Apple’s new 5G iPhones, which it is expected to unveil tomorrow, introduce an important new technology term. Not 5G, available from other companies for over a year. Instead, the phone contains the world’s first processor built from 5 nanometer (nm) transistors: the A14. (The chip also appears in the upcoming iPad Air 4.) Over the next year, these tiny transistors will appear in high-tech PCs, servers, and smartphones from many vendors.
For decades, smaller transistors have enabled all kinds of impressive technological advancements. At a relentless pace known as Moore’s Law, transistor shrinkages have allowed chipmakers to pack more cores and new capacity into their chips while maintaining or even reducing costs and power. Among other things, Moore’s Law was a key factor in the transition from bulky phones that could barely send text messages to the sleek supercomputers we pocket today.
But recently this trend collapsed as the size of the transistor nears natural limits: 5nm is the size of 10 large atoms. Building something so small, billions at a time, requires new and extremely expensive equipment. After spending money on the manufacturing problem, chipmakers also face limits on how fast data moves on the chip and how much power is needed to move it. As a result, the new 5nm technology offers little benefit in terms of cost or speed. This shortfall will make it difficult for chipmakers to make significant performance gains.
Build small transistors
Chip factories, or fabs, shine bright light through a “mask” that creates lines and shadows on the chip, scorching the surface except in the shadows. At 5nm, however, some of the lines are smaller than the wavelength of visible light. Thus, the industry is shifting to a new approach that uses extreme ultraviolet light (EUV), which is similar to x-rays. It is difficult to simply generate EUV light, which requires a laser beam that transforms the droplets of. bright plasma tin. Building mirrors, lenses, and masks for those nearby x-rays is another tall order.
Only one company in the world (ASML in the Netherlands) can produce EUV manufacturing equipment; just one of these machines weighs 180 tons and costs up to $ 120 million, and a high-tech factory needs several. So, the cost of a single EUV layer on a chip is about three times the cost of a layer that uses traditional processing. The previous generation 7nm technology requires the UVV for only four layers, but 5nm requires 10 to 12 EUV layers. These cost increases negate most of the benefits of smaller transistors; While Moore’s Law has historically reduced the cost of transistors by 40%, the benefit of 5nm is likely to be only 10%.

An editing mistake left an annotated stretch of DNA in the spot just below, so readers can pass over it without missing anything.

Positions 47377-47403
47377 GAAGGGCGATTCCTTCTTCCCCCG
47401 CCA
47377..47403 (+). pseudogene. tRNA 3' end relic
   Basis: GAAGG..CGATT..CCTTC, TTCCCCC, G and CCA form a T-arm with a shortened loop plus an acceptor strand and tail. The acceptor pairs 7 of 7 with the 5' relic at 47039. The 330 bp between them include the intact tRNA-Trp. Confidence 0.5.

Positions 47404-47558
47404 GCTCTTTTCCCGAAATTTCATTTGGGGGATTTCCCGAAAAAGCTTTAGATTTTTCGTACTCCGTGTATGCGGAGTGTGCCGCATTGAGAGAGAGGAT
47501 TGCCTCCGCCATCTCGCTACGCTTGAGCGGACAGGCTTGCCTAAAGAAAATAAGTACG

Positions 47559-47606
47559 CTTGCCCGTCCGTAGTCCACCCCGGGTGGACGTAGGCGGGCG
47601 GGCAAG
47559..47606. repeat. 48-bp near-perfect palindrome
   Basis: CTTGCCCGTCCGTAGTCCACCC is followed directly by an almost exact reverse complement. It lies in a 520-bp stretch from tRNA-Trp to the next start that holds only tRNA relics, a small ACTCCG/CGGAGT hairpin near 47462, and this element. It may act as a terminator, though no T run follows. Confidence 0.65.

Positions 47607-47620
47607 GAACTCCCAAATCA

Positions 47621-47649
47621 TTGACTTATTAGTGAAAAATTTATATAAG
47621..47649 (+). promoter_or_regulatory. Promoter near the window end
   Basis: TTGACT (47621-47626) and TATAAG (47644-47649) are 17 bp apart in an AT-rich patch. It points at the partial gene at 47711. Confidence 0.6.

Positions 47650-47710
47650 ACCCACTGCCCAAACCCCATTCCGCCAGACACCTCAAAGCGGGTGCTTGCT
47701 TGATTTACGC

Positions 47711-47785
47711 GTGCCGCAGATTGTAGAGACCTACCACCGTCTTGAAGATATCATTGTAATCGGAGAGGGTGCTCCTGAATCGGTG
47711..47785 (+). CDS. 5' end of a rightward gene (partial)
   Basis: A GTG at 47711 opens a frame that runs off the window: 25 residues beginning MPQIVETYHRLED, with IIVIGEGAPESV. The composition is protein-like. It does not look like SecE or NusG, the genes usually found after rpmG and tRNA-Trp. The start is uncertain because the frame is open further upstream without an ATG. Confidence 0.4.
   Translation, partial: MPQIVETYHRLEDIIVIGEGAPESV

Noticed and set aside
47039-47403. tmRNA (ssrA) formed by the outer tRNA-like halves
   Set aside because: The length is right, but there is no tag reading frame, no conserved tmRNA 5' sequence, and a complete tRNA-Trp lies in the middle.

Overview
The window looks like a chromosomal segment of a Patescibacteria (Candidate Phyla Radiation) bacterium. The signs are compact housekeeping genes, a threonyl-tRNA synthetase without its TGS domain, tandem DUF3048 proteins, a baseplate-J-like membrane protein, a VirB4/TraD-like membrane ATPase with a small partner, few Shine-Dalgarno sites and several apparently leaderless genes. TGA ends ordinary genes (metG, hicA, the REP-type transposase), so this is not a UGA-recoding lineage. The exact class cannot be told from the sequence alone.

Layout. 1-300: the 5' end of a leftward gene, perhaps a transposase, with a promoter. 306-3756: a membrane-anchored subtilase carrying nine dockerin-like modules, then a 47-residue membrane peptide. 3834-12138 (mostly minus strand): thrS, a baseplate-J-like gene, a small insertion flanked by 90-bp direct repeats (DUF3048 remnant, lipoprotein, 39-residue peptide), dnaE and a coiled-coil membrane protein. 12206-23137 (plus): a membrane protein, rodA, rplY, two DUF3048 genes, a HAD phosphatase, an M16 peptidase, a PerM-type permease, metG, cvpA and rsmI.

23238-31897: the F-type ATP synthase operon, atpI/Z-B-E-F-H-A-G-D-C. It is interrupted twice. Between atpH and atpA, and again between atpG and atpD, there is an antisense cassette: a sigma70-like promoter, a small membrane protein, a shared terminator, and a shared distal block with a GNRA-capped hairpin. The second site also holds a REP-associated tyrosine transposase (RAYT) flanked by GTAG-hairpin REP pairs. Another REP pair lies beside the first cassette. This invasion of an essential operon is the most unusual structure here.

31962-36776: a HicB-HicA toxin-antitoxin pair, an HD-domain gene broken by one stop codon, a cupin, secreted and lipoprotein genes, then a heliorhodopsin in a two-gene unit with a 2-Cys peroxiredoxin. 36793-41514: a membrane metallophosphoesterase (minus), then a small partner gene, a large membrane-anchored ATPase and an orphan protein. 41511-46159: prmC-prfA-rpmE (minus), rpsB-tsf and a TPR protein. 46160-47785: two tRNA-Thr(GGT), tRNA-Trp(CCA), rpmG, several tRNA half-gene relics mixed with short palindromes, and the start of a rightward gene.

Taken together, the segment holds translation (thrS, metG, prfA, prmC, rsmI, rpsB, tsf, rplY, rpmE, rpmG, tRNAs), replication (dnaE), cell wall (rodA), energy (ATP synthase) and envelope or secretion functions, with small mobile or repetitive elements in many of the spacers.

The smaller transistors are also faster, but that doesn’t help the latest processors. Think of a transistor as a traffic cop at an intersection ordering red cars to go right and blue cars to turn left. If the intersection is 10 lanes wide, it will take longer for the cop to cross the lanes and steer cars. As the intersection gets smaller, the cop can stand still and point fingers. In this way, smaller transistors can change data faster.
The problem is that the roads are also getting smaller. Chips use wires that must shrink at the same rate as the transistors they connect. Like a two-lane road that replaces a highway, the thinner wires become a bottleneck. Some factories introduce cobalt instead of copper for interconnects, but this new material adds additional cost and complexity to the manufacturing process.
These problems will worsen in the future. The next-generation 3nm transistors, which are slated to start shipping in 2023, will require even more EUV layers and other new features that increase the cost. As a result, Taiwan Semiconductor Manufacturing Co. Ltd. (TSMC) spent $ 10 billion to build its 5nm plant and budgeted $ 20 billion for its 3nm plant; these increases make it difficult to reduce the cost of the chips. Compressing the data over even tighter connections could negate any improvement in transistor speed.
What comes after the end?
Moore’s Law continues to provide smaller transistors, with Apple’s 5nm processor leading the way. But the clock speed gains in this generation are only around 10%, and the cost improvement is also modest. In one or two more generations, these gains will likely disappear entirely. Even if factories can find a way to build smaller transistors, their heroic efforts will eventually become too expensive for their customers.
For companies like AMD, Intel, and Nvidia, the way forward will require improving chip design rather than simply relying on faster, cheaper transistors. Faster chips will need to be optimized for their customer’s workloads, delivering new designs that can speed up specific software. To deliver such designs, chip designers must have a thorough understanding of the end application of their products. Just cranking the crank on a versatile design won’t be enough.
This emerging environment will reward daring companies that are ready to try new architectures and techniques. Successful businesses must also pay close attention to the needs of CIOs and other customers. Nvidia exemplifies this approach best, adding new features to its chips to speed up specific AI workloads as well as ray tracing for PC games. To better understand its customers’ challenges, the company uses its own chips to build systems and even an entire data center.
The good news for CIOs is that processor vendors now offer application-specific solutions to meet their needs. The challenge is to assess these platforms; it is no longer sufficient to check the number of cores and the clock speed to determine performance. Practice tests of specific software will help separate advanced designs from those still waiting for Moore’s Law to register them.
Disclosure: The Linley Group, a research services provider, receives revenue from most of the tech companies named in this article.